This study examined the power of judges' ratings of professors' nonverbal (NV) classroom behavior in content-free brief instances (nine seconds) to predict actual end-of-course students' ratings of teaching (SRT). Professors in 67 courses were videotaped in 4 instructional situations: First class session; Lecturing; Interacting with students; and Talking about the course. The overall finding was that thin slices of professors' content-free NV behavior could indeed predict SRT, but different patterns were found for defined instructional situations. Positive judgments of brief instances of NV lecturing behavior predicted positive post-course SRT components pertaining to the instructor. Positive judgments of NV behavior while interacting with students were negatively related to favorable SRTs. This counter-intuitive finding was tentatively explained by the fact that SRTs were negatively related to course difficulty, and professors presumably might have made greater efforts in their interaction with students in difficult courses, but these courses received lower ratings anyway. Micro-analyses of 44 molecular variables illuminated the NV profile of effective lecturing, and showed distinctions between NV profiles of effective professors and effective TV interviewers from a previous study. Social-educational implications of the findings for the SRT literature and for the NV literature were discussed.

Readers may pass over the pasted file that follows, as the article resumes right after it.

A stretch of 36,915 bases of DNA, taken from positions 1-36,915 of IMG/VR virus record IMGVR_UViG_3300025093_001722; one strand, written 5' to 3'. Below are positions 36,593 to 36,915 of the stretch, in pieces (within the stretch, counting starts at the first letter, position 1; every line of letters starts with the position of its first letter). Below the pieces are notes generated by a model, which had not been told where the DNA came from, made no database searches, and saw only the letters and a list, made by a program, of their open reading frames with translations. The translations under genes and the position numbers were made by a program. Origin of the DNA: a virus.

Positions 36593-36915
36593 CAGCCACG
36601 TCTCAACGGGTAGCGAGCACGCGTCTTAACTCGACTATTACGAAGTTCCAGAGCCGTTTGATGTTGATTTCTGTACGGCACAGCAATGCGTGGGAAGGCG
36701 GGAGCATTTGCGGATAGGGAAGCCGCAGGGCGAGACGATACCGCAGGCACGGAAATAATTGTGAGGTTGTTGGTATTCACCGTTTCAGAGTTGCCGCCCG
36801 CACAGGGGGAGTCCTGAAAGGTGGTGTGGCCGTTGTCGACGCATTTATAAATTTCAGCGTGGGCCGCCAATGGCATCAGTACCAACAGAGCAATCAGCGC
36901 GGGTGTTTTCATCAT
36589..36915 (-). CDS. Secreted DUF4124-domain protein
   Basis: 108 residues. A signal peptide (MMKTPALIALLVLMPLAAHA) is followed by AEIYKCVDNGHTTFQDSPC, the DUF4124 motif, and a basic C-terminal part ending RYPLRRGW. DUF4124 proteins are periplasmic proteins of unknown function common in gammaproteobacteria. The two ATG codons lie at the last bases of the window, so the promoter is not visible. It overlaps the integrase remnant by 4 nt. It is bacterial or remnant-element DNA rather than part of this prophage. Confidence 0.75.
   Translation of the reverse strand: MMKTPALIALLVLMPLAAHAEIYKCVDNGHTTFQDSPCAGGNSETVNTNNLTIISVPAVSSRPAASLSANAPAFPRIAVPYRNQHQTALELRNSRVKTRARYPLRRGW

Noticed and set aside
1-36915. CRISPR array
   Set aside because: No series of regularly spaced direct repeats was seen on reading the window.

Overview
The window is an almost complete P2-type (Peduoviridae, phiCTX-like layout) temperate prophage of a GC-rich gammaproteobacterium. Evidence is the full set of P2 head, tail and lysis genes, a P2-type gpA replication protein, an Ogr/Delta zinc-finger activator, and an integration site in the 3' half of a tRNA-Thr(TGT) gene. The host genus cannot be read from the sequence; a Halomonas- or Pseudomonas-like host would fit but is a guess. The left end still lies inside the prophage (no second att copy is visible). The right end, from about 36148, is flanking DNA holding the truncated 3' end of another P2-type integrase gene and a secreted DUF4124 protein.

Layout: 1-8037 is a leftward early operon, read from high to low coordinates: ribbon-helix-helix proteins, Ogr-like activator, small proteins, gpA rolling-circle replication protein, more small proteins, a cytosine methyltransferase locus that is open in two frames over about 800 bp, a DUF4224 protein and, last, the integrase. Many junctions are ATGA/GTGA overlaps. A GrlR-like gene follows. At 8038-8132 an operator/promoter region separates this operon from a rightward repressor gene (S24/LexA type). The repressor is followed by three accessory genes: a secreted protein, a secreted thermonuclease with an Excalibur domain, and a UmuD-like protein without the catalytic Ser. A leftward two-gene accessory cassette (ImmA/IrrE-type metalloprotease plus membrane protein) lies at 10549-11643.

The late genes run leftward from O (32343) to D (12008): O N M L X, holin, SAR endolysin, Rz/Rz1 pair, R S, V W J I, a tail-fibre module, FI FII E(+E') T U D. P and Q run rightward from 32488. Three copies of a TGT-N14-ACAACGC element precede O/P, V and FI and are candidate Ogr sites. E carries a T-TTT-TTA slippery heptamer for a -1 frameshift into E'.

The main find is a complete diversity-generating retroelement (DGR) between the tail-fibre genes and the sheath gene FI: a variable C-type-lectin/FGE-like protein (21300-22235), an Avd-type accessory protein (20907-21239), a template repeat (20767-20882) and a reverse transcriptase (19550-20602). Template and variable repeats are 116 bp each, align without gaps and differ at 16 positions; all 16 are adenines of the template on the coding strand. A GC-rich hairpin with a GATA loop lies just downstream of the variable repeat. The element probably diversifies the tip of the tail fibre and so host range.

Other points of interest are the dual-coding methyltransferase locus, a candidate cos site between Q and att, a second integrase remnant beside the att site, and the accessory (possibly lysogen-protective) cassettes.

Article
It is well established that students' evaluative ratings of instruction correlate positively with expected course grades. The authors identify 4 additional data patterns that, collectively, discriminate among 5 theories of the grades--ratings correlation. The presence of all 4 of these markers in student ratings data (obtained at University of Washington) was most consistent with the theory that the grades--ratings correlation is due to an unwanted influence of instructors' grading leniency on ratings. This conclusion justifies use of a statistical correction--illustrated here with actual ratings data--to remove the unwanted inflation of ratings produced by lenient grading. Additional research can profitably seek other inappropriate influences on ratings to identify more opportunities for validity-enhancing adjustments.
Article
The purpose of this study was to examine the association between instructor reputation, as perceived by students, and student evaluations of the instructor and course. A total of 754 students from 39 classes participated in the study. Based on what students claimed to have heard about the instructor prior to enrolling in the course, they were classified into one of three groups: positive reputation, no information, and negative reputation. Using these groupings, two analyses were performed. In the first, mean overall ratings for the instructor and course were calculated and presented by class. In the second, both instructor and course ratings were modeled using multilevel regression. Results show large mean differences in both instructor and course ratings between the positive and negative reputation groups. More specifically, students who heard positive information regarding the instructor's reputation rated both the instructor and course higher than students who heard negative information about the instructor. Copyright 2001 Academic Press.